Kali Hardig, who became the first known carrier of parasitic meningitis in years according to the Centers for Disease Control and Prevention (CDC), took a swim at Arkansas Children Hospital on Friday. Just a few months back, Kali was hooked up to a ventilator and unable to speak or move after contracting the rare and deadly brain-eating amoeba.
Kali, who doctors believe will be able to leave the hospital later this month, developed the life-threatening disease this past July after a visit to a water park that has since been closed. The 12-year-old from Arkansas was also able to stomach filet mignon, a baked potato, salad, and bread during a fundraiser last week.
"She couldn't eat it all, but she ate some of each one of them. Her stomach is still so small that she fills up quick,” the young girl’s mother, Traci Hardig, told the Associated Press.
Kali’s doctors credit her speedy recovery to experimental treatment and early detection and diagnosis, the Associated Press reported. They hoped that a dip in the pool would help to cool down her body, reducing inflammation. The team has just won approval to treat Kali with breast cancer drugs.
"She was fearful of water because that's how she got sick, and so to get over that fear, they took her swimming in the therapeutic pool," Kali's doctor, Dr. Esther Tompkins, told the Associated Press. "After she got over her initial hesitancy, she even started going underwater."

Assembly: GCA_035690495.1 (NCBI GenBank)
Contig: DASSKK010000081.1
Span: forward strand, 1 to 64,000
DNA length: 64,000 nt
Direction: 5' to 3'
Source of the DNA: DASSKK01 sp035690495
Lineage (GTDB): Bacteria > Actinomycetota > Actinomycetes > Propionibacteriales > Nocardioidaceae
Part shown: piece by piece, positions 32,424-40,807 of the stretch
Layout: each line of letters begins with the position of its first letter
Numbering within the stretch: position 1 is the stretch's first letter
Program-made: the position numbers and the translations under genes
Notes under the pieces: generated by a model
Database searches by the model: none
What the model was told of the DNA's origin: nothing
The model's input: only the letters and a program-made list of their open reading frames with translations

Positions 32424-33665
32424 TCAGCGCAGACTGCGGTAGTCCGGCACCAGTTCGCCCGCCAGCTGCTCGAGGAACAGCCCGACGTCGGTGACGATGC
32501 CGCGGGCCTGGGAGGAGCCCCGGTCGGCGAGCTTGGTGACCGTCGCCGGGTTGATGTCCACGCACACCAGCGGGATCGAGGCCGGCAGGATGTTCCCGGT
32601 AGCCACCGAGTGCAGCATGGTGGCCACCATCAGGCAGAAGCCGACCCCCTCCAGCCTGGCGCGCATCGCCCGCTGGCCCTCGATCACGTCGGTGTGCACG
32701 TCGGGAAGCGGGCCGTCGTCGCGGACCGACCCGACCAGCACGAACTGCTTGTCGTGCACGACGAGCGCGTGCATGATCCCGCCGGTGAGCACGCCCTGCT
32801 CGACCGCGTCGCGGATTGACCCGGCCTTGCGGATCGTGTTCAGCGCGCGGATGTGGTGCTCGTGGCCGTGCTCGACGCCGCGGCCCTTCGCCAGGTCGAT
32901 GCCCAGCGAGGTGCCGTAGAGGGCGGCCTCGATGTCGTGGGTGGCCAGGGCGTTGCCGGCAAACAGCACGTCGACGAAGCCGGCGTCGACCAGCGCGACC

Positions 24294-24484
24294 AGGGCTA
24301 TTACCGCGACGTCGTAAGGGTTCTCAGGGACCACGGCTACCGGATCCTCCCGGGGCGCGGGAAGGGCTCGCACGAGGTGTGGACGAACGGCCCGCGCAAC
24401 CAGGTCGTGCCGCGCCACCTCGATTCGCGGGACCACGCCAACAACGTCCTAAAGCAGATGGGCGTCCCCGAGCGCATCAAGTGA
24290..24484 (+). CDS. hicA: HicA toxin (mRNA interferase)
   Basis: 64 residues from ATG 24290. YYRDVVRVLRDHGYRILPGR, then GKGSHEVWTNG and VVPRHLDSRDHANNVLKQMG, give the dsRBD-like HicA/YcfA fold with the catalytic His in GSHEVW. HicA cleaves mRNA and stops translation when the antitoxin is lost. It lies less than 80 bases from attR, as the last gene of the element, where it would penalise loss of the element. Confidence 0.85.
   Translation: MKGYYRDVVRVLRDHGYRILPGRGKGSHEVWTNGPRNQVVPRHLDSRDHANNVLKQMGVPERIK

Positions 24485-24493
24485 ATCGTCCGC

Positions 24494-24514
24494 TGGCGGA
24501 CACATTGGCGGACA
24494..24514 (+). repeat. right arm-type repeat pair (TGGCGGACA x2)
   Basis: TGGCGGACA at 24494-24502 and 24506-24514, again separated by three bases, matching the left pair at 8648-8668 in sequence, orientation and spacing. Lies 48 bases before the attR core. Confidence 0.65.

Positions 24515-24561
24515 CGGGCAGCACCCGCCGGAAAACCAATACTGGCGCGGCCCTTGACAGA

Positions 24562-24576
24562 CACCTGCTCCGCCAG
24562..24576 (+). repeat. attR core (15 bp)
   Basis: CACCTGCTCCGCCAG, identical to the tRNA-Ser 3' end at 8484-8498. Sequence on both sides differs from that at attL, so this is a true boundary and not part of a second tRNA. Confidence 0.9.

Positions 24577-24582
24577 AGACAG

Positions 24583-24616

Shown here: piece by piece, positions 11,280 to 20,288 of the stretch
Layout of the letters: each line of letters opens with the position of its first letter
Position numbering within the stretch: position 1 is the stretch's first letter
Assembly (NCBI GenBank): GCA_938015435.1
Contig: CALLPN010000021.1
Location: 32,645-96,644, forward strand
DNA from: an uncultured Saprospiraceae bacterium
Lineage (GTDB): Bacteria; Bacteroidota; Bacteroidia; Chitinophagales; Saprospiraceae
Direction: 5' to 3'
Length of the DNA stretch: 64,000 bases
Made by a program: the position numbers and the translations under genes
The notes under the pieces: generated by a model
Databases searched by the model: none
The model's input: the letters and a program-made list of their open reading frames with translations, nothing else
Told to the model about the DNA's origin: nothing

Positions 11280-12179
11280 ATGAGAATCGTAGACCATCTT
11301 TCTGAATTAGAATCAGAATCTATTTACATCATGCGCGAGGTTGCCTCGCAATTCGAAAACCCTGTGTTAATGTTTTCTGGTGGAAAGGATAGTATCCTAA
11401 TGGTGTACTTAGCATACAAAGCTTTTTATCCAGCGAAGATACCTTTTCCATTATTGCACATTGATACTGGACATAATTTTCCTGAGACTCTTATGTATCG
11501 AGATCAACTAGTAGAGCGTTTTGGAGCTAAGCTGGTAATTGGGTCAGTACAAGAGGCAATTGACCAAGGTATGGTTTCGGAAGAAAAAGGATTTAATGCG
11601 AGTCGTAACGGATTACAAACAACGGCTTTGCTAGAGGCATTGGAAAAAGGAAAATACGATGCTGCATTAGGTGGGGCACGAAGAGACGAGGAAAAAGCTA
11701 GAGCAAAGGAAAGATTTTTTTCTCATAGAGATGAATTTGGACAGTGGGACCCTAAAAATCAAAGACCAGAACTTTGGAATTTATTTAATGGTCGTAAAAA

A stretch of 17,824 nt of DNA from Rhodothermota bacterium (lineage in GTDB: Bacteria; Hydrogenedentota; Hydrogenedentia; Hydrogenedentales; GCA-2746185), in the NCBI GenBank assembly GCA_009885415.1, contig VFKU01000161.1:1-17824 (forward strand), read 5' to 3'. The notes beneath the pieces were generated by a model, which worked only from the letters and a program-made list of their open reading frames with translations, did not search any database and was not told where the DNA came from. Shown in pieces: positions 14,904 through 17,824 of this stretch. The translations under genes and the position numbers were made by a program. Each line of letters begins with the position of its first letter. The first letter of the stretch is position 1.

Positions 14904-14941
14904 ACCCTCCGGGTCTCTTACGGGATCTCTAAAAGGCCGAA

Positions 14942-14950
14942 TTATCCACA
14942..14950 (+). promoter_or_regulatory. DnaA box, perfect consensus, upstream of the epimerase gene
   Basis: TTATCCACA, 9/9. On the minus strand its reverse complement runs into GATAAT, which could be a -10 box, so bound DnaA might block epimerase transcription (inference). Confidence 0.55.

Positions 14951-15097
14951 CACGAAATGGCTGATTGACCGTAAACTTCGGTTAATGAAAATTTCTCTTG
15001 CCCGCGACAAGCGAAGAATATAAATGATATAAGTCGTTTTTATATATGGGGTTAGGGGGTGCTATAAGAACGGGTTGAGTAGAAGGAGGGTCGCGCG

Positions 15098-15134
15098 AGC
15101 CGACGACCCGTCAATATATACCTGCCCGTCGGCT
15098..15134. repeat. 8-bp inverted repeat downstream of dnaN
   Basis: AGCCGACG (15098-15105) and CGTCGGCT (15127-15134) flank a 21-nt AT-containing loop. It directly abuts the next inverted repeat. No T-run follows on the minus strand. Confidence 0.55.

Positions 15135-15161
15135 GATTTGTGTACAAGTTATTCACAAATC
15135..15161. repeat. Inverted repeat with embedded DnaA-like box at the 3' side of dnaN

Naegleria fowleri, also known as the brain-eating amoeba, is a single-celled organism that can cause a crippling infection in the brain called amoebic meningoencephalitis. According to the CDC, 128 reports involving amoebic meningoencephalitis have been reported in the United States between 1962 and 2012.
An account of Kali’s miraculous recovery comes just two days after news broke of a child who died in Louisiana after developing the infection from a possible bacteria-ridden water slide. The tragic occurrence caused St. Bernard Parish to flush its water system with chlorine.
Another child, 12-year-old Zachary Reyna from Florida, became the second in a month to die from the bacteria after he was infected while kneeboarding in a water-laden ditch on Aug. 3. He succumbed to the infection less than two weeks later.